Tuesday, 28 February 2017

The Confessional. Part 87.

Theory and practice of the confessional by Caspar Erich Schieler, Richard Frederick Clarke

It is, however, advisable to mention these circumstances, and it is necessary: —

(a) When they affect the jurisdiction of the confessor, as in the case of a censure or reservation. If one has struck a cleric, for instance, it should be mentioned whether the assault was notorious or not; in the former case it would be reserved to the Pope, in the latter to the bishop; also if the person struck were a cardinal, a bishop, apostolic nuncio, or other cleric, since the excommunication is reserved in a special manner to the Pope.

(b) When they affect the character, in law or justice, of important acts, as espousals, various contracts, restitution, etc., in order that the penitent may receive proper instruction; this is most important in cases of theft.

(c) When, finally, the confessor without a knowledge of these circumstances is unable to direct his penitent as required for his salvation.

Since these circumstances must be confessed, not because they are circumstantiæ notabiliter aggravantes, but on the grounds alleged, the confessor has a right to question about them and the penitent is obliged to answer as we have already observed.

Moreover, the faithful usually add these circumstances in confession because it gives greater peace of heart and more abundant fruit; besides, a better and safer guidance is thus secured and an opportunity of practising humility.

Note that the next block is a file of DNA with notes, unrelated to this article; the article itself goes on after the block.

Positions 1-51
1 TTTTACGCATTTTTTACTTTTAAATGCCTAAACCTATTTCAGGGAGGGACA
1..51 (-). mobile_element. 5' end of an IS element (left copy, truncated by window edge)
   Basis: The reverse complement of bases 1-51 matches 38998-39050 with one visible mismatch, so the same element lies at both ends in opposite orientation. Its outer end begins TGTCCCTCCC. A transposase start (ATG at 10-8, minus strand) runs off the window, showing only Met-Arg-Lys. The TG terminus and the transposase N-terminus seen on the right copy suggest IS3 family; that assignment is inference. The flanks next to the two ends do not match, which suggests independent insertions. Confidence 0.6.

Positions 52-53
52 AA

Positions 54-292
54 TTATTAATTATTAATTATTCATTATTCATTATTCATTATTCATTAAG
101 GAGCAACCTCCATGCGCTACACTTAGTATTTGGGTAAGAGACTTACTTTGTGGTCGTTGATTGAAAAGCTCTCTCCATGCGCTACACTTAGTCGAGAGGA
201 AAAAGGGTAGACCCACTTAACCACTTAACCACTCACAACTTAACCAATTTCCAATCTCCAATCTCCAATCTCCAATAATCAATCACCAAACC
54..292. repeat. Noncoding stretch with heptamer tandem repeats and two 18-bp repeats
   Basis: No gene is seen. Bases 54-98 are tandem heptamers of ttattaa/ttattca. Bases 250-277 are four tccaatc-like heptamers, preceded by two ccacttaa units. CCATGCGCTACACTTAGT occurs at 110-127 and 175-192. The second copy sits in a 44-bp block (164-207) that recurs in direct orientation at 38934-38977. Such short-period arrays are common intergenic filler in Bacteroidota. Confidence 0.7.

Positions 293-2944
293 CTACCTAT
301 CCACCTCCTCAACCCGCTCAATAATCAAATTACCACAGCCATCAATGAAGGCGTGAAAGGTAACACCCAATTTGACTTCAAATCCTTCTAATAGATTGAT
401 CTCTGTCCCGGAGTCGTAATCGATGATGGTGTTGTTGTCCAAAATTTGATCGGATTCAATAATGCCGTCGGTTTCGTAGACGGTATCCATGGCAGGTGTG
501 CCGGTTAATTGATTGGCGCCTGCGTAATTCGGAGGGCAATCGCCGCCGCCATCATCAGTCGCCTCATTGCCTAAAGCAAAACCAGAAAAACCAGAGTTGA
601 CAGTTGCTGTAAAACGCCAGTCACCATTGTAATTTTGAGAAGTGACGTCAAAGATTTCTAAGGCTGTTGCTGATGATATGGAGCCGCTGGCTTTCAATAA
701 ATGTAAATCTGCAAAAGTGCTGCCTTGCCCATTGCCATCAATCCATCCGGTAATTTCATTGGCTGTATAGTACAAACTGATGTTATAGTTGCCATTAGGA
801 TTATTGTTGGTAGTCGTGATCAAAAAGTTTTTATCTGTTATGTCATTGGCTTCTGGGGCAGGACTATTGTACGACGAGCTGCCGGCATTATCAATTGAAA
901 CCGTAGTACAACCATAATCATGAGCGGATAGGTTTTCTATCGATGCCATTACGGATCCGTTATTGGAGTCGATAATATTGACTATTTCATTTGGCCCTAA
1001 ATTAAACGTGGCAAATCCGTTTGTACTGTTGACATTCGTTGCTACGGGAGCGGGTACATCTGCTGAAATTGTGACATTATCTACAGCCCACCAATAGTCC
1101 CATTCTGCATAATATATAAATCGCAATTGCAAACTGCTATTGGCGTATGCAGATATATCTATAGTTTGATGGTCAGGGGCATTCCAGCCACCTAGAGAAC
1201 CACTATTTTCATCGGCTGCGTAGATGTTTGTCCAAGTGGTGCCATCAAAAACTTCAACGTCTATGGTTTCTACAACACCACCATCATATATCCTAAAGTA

As to the utility and advisability of confessing circumstances all theologians agree in making an exception with regard to sins against the sixth commandment; for beyond what is necessary to determine the species of the sin the confessor ought not to ask the penitent any further question nor allow him to make any further statement. Even with regard to the species theologians all teach with one accord that in so dangerous a matter where scandal may so easily be given one may at times refrain from inquiring into the species.

Cedreno gives useful advice for the confession of the circumstances attending sin: "If the person with whom you have sinned, the place where the sin was committed, or the manner of its accomplishment, or any other detail, gives you special remorse, then mention that point, for it will then be the confessor's duty to decide from these indications how far they affect the species of the sin or only increase its gravity."